Without ever hammering players with an overt message, Rohrer and Pope have quietly made some of today's most politically relevant games.
Sometimes an instruction as simple as "Press X" in a video game can lead to something profoundly familiar, profoundly intimate.
Not limited by what can actually be represented on screen, interactive fiction can stretch the limits of creators' (and players') imaginations as well as create deeper narrative interaction.
Bioshock Infinite is problematic because, unlike the battle for Hyrule or Jacinto, the massacre at Wounded Knee actually happened, as did violence against interracial couples. It becomes extraordinarily uncomfortable for a game to treat enemies as obstacles to be removed with a gun in the context of actual, still relevant wars.
A level doesn’t change. It's predictable, so it's easier to gauge how my skills and knowledge have grown.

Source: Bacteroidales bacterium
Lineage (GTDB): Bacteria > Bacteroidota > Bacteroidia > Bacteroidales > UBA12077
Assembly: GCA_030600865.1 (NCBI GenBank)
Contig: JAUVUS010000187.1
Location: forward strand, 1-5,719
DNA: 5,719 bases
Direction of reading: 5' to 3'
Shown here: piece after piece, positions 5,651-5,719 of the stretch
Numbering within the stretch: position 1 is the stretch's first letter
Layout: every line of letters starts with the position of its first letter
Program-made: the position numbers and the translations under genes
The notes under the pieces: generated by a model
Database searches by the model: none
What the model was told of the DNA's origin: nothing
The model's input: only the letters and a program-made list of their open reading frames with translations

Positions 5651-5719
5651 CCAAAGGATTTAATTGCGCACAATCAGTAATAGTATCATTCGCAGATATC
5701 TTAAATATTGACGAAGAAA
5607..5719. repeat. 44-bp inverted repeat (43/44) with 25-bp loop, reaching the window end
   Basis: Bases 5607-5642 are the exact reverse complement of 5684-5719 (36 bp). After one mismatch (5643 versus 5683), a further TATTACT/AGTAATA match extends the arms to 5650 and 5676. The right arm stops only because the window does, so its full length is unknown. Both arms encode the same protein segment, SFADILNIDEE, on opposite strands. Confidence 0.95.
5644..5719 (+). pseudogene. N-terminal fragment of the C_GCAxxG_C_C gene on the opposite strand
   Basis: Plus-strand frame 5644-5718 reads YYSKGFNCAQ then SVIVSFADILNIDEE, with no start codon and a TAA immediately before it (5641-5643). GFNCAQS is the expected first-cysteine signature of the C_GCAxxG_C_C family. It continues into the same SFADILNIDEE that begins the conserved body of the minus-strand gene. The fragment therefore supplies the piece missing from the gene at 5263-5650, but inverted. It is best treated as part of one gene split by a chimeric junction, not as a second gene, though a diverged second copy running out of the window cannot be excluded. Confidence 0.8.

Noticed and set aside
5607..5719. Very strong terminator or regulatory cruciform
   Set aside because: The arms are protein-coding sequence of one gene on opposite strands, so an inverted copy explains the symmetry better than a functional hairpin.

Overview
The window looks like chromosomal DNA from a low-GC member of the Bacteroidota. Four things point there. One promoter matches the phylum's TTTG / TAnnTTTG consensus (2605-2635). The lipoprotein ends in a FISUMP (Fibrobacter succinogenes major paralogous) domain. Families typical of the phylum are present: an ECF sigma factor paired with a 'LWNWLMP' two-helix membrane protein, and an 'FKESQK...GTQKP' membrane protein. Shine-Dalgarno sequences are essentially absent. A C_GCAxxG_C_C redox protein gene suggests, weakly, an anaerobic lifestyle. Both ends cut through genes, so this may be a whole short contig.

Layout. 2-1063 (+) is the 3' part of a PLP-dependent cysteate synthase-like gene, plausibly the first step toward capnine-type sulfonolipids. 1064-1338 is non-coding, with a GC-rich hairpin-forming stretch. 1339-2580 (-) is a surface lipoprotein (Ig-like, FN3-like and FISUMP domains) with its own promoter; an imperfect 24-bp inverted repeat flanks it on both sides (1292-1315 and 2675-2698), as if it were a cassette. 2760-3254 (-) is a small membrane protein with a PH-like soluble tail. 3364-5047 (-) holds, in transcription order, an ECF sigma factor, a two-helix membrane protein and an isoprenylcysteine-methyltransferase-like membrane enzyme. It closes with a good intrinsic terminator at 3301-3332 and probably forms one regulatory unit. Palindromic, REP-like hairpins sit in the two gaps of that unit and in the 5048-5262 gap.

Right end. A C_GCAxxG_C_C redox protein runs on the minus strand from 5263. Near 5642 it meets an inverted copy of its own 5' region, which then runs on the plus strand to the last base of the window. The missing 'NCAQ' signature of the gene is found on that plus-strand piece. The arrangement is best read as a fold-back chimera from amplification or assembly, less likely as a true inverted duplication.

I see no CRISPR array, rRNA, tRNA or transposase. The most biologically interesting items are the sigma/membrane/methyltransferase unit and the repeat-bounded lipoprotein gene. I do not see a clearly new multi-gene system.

Papers, Please conveys the insidious weight of bureaucracy, one passport at a time.
We follow that disembodied tutorial voice without ever asking why. And even when we don't, when we insist on attempting to ignore those prompts, we find that ultimately we are chained to the elements necessary to drive the plot of Bioshock Infinite (or any game) forward.
I don’t know if there is a more complex, divisive part of fan culture than cosplay. The fact that it is an artform that trades on the use of people’s bodies’ means that it’s treading into murky political waters by its very definition.
From whether we can stand a huge helping of Disney Princess behavior to considering what lurks behind that doorway to the infinite, the Moving Pixels podcast explores the infinite possibilities of Bioshock Infinite.
Booker gets the narrative short shrift compared to the city, and as a result, the game’s final moments suffer.